Carl Terence Pihlblad
Carl Terence Pihlblad (American, 1897 – 1978)
Possible Applications of Mental Tests to Social Theory and Practice.
University of Missouri, 1925.
Depository 378.7M71 Y1925 P63
University of Missouri Libraries
University of Missouri
C. Terence Pihlblad had completed an A.M. degree at the University of Missouri in 1920 before submitting this Ph.D. dissertation under the guidance of Professor Ellwood. “Terry” Pihlblad joined the faculty as Associate Professor of Sociology in 1930, and remained a fixture of the department for the duration of his career, becoming Professor Emeritus in 1971.
Pihlblad’s dissertation was critical of the misinterpretation and misuse of mental tests to determine the superiority or inferiority of various racial and ethnic groups. He examined published data from the U.S. Army testing of 1,700,000 draftees for the Great War that had been used to eliminate the feeble-minded and designate those with superior intelligence for officer training. Pihlblad was skeptical that any test could completely separate inherent from acquired intelligence, attributing educational and social background to these test scores rather than native intelligence.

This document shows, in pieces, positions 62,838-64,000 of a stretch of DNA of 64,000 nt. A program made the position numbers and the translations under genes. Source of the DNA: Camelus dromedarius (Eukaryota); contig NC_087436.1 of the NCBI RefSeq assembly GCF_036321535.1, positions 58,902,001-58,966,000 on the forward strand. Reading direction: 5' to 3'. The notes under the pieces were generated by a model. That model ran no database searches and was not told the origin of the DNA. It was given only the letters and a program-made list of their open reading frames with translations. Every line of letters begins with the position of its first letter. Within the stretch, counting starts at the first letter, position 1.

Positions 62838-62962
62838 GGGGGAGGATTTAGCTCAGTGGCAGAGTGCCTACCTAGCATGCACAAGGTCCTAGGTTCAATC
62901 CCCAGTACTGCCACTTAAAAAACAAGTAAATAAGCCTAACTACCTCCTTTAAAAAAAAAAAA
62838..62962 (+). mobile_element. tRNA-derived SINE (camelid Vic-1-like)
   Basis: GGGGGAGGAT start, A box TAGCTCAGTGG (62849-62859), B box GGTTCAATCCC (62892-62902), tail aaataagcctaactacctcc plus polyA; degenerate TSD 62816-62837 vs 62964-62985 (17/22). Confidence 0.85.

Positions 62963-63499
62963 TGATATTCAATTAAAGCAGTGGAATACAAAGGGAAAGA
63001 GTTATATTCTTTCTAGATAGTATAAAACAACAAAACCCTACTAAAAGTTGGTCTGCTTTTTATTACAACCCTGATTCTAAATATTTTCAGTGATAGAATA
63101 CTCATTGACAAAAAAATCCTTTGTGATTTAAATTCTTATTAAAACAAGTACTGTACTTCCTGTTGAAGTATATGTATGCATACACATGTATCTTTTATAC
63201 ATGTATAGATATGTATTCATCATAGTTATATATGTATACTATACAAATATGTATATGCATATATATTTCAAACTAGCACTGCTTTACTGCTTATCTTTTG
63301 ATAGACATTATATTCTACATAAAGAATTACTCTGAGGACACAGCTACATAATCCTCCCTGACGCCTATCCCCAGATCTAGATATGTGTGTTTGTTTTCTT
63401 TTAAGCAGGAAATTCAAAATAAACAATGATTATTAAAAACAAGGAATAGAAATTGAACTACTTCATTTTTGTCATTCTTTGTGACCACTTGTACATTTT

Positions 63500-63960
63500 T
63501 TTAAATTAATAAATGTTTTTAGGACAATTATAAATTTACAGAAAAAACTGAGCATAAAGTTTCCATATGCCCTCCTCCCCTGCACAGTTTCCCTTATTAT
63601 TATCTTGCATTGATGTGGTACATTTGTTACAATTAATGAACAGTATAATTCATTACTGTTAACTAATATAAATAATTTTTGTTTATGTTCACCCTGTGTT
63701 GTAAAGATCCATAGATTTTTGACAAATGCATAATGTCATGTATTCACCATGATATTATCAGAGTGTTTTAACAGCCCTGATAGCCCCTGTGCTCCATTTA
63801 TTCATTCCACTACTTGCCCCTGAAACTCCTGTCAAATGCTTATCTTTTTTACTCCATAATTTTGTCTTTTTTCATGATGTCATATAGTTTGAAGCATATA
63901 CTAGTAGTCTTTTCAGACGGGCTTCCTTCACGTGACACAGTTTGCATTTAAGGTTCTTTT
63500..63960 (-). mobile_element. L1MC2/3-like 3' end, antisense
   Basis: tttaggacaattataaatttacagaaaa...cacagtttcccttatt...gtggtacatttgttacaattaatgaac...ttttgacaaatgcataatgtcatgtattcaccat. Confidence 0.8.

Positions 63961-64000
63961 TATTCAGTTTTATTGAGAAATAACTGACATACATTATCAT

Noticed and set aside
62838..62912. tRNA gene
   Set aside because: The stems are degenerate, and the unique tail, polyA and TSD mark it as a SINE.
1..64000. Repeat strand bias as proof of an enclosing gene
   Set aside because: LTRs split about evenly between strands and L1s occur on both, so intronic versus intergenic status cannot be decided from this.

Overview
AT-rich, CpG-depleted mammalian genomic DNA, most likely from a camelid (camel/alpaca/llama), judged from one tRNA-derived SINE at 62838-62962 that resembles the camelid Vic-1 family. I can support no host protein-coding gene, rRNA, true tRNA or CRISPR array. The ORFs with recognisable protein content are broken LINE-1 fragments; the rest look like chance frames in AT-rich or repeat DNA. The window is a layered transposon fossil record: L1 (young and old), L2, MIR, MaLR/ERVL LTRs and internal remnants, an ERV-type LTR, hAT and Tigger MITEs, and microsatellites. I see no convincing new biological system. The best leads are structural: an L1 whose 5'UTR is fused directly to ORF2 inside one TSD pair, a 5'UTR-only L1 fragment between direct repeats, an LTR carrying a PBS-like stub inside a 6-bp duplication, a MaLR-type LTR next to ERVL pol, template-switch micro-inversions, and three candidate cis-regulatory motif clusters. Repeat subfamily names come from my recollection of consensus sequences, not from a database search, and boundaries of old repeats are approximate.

Pihlblad did not, however, attempt to discredit the use of mental tests as a quick determination of military aptitude or even their later application as instruments of classification in education. It was the generalization and conclusions used for race and class discrimination that Pilhblad criticized, making reference to the Immigration Act of 1924 as well as Harry Laughlin’s 1922 report to the House Immigration Committee.